On Tuesday, March 29, 2022, just a day before her bill was slated to be heard in the Assembly Committee on Labor and Employment, Assembly member Buffy Wicks (D-Oakland) announced that she would hold the bill, which would have required all workers in California-in both the public and private sectors-to be vaccinated against COVID-19.
The bill, Assembly Bill (AB) 1993, has received national attention because it would require that all employees and independent contractors be vaccinated against COVID-19 as a condition of employment unless they qualify for an exemption based on a medical condition, a disability or sincerely held religious beliefs. It is coauthored by Assembly members Cecilia Aguiar-Curry, Evan Low and Dr. Akilah Weber.
In a statement, Wicks cited progress made against the COVID-19 pandemic as a basis for holding the bill:
Wicks said she also pulled AB 1993 because of opposition from public safety unions, and intends to "work more collaboratively with labor and employers" to address their concerns. The bill as written is opposed by the California Association of Highway Patrolmen, the California Correctional Peace Officers Association and the California Professional Firefighters.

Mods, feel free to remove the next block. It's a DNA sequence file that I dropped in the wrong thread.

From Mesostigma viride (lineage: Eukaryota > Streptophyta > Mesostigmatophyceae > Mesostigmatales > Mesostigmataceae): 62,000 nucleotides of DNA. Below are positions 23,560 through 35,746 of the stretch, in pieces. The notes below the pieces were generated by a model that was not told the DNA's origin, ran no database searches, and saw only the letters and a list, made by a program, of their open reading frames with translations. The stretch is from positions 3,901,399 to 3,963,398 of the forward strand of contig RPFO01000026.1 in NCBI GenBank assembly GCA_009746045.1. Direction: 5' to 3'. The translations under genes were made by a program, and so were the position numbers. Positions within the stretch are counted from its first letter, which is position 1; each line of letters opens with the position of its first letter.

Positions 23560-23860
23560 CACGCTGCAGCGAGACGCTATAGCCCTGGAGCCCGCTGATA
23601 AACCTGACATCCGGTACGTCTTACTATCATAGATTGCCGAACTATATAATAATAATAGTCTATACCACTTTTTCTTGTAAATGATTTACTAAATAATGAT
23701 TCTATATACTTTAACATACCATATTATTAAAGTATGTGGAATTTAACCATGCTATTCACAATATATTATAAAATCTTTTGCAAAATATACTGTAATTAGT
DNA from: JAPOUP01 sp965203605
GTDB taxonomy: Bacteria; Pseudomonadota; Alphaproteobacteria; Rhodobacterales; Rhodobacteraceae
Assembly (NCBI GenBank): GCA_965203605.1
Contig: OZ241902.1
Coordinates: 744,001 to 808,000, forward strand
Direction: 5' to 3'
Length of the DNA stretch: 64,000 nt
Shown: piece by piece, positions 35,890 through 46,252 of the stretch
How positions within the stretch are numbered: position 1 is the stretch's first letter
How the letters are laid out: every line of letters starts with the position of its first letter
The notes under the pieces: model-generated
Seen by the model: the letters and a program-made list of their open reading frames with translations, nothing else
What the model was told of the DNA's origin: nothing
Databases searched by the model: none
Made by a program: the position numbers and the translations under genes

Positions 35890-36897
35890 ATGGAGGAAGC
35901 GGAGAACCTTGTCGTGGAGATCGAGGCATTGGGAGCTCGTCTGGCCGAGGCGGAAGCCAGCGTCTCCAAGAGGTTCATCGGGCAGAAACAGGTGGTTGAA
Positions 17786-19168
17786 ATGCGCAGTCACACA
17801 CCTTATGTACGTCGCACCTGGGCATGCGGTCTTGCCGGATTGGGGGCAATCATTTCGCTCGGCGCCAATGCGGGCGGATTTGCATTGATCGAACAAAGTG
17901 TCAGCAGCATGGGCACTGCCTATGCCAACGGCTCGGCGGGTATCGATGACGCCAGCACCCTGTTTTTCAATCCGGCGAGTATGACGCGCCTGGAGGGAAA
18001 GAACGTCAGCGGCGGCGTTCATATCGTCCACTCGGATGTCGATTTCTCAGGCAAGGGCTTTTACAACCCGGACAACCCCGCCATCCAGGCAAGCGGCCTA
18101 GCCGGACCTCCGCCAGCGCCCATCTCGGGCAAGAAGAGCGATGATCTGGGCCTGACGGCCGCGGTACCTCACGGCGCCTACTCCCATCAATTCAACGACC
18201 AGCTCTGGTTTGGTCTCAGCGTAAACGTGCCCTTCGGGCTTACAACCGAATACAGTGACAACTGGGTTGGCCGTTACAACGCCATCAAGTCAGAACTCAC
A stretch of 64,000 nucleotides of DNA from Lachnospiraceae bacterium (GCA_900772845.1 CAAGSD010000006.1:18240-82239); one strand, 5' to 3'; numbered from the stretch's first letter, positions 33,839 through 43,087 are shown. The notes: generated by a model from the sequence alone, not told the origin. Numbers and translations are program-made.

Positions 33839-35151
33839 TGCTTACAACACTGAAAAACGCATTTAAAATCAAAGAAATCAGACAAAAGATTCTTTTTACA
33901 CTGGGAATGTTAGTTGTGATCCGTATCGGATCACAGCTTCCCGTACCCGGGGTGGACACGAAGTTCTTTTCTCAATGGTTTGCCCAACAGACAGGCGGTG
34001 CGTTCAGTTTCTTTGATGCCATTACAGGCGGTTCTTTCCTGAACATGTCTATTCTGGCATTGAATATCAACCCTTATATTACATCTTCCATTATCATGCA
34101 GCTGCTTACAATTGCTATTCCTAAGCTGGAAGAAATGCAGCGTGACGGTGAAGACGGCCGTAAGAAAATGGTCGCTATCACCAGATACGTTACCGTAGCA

Under the proposed law, the California Department of Fair Employment and Housing and the California Division of Occupational Safety and Health would be required to work with the California Department of Public Health to develop guidance on what would constitute a valid exemption. Businesses would face a to-be-determined penalty for failing to comply with the new rules. Employers would have to notify the state by January 1, 2023, that all workers were vaccinated against COVID-19.
While Wicks is holding the bill for now, she left the door open to taking AB 1993 back up for legislative consideration if pandemic conditions worsen.
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